With a stable of releases by such bands as Death Bells, Fearing, and LACE, Funeral Party Records is one of the coolest record labels to emerge from the punk underground in recent memory. "I was hanging out with Nothing for a couple of shows in March of 2015 and somehow I had convinced Kyle Kimball, of Night Sins fame, to do a cassette release on my then non-existent label," Funeral Party Records founder Brian Cole tells me. "Over the next couple of months the idea of a collection cassette evolved into what became the first Funeral Party release, the Days on Shimmer and Drip 12” compilation, and I haven’t had a break since."
Brian reveals some of his inspiration, from the label side of things. "Aside from the obvious Factory and 4AD influence, both Dais and Youth Attack have been a massive influence on myself and what I strive to do with Funeral Party. Both labels have carved a path of their own in the underground community and have done so with top shelf releases, in terms of both music and packaging."
I'm glad he brings us the visual component of Funeral Party because there is a definite aesthetic tied to label so far. "The aesthetic is everything. Funeral Party releases span the spectrum of 'dark music'; from industrial influenced darkwave bands such as Night Sins and Buzz Kull, to aggressive punk rock like Savage Blind God and LACE, and straight up post-punk ala Fearing, The Column, Death Bells, etc. We’ve even worked extensively with Draa, who wore their love for Britpop on their sleeves. If the aesthetic fits and I love the music, I’m open to doing a record."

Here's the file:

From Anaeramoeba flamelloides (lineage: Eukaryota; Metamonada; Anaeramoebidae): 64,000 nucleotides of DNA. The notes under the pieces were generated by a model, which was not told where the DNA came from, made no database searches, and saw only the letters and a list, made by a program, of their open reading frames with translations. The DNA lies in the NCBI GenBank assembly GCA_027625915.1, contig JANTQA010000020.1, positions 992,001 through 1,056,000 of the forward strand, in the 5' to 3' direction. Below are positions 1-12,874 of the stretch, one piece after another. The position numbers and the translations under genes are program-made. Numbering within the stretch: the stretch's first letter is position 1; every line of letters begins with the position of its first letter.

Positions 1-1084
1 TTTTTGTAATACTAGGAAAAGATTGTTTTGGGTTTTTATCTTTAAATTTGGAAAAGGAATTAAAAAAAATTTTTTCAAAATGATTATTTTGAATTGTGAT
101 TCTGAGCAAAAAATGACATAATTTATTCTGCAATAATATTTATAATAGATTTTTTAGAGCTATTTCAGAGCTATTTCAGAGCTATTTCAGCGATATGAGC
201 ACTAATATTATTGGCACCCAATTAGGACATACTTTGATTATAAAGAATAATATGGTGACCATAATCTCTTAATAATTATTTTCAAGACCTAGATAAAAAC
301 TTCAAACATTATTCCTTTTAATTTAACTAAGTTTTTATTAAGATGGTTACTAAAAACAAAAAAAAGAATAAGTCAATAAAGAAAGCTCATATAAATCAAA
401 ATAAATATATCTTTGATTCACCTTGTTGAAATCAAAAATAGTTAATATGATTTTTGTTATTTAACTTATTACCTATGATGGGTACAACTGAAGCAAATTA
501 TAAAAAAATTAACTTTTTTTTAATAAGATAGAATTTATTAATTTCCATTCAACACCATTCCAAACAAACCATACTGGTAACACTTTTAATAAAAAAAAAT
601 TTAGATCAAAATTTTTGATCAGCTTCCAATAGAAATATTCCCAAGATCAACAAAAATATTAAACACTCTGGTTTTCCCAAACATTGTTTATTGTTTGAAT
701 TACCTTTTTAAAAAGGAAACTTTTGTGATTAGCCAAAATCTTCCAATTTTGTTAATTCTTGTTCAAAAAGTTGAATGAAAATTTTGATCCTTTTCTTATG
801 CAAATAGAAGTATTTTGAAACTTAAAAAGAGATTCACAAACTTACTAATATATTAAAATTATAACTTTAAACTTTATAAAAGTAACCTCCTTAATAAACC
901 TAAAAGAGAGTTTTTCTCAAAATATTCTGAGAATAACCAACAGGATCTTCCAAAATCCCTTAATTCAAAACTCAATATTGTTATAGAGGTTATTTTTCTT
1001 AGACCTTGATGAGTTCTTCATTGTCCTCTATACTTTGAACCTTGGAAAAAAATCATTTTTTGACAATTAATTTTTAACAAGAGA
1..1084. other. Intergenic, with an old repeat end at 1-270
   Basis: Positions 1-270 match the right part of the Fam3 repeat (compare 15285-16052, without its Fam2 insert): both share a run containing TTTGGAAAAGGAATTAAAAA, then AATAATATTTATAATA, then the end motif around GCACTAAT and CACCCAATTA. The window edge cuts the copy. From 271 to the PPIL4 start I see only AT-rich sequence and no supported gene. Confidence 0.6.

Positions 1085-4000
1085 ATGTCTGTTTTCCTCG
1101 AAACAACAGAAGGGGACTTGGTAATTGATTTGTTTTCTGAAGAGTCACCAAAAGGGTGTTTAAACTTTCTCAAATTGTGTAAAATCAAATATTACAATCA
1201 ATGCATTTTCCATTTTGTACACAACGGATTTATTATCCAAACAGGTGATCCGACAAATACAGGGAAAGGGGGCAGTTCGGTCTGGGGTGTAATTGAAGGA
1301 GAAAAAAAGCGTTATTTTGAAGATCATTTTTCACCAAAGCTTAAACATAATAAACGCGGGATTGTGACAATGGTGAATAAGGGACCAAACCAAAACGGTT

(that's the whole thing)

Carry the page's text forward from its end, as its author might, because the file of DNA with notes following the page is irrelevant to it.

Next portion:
As I always do in these Record Label Profile pieces, I ask Brian about some of the best aspects of running Funeral Party. "A few of the highlights of running the label would be forming relationships like minded individuals from across the globe and hearing new music before anyone else. It’s always a good feeling to receive the final product of a release, as well. I’m an avid record collector and Funeral Party exists only to release records that I want to own on vinyl."
On the other side of that conversation, Brian gives me some of the worst parts of doing what he does. "The hardest part of running the label is feeling like I’m always on the clock. I work 40+ hours a week at my day job and try to handle Funeral Party business during nights and weekends. Sometimes it’s pretty difficult to keep up, plus I absolutely have to be hands on, so I refuse to let anyone help."
Because I'm a nosy bastard, I ask Brian which Funeral Party releases have sold the best to date:
"While I stand behind every single release in the Funeral Party discography, a few personal highlights would have to be the Nothing POSHLOST 12”, Night Sins Dancing Chrome LP, and the book that I released for Matthew Adis, Missing Persons Report. I had been avidly following all of them for years prior to the formation of Funeral Party."
How about his pick for Funeral Party's most underrated release? "Jon Edifice’s self-titled LP, easily. This is a record that is, in my opinion, criminally underrated. Mysterious post-punk that sounds like Rudimentary Peni, Crass, and Crisis thrown into a blender and spit out through a 4-track recorder. "
Brian leaves me with a teaser of sorts: "After the release of Buzz Kull’s New Kind of Cross LP, I plan to take several months off and return in the spring of 2019. I can’t really say too much yet, but expect new records from Night Sins, Fearing, and a few other surprises as well."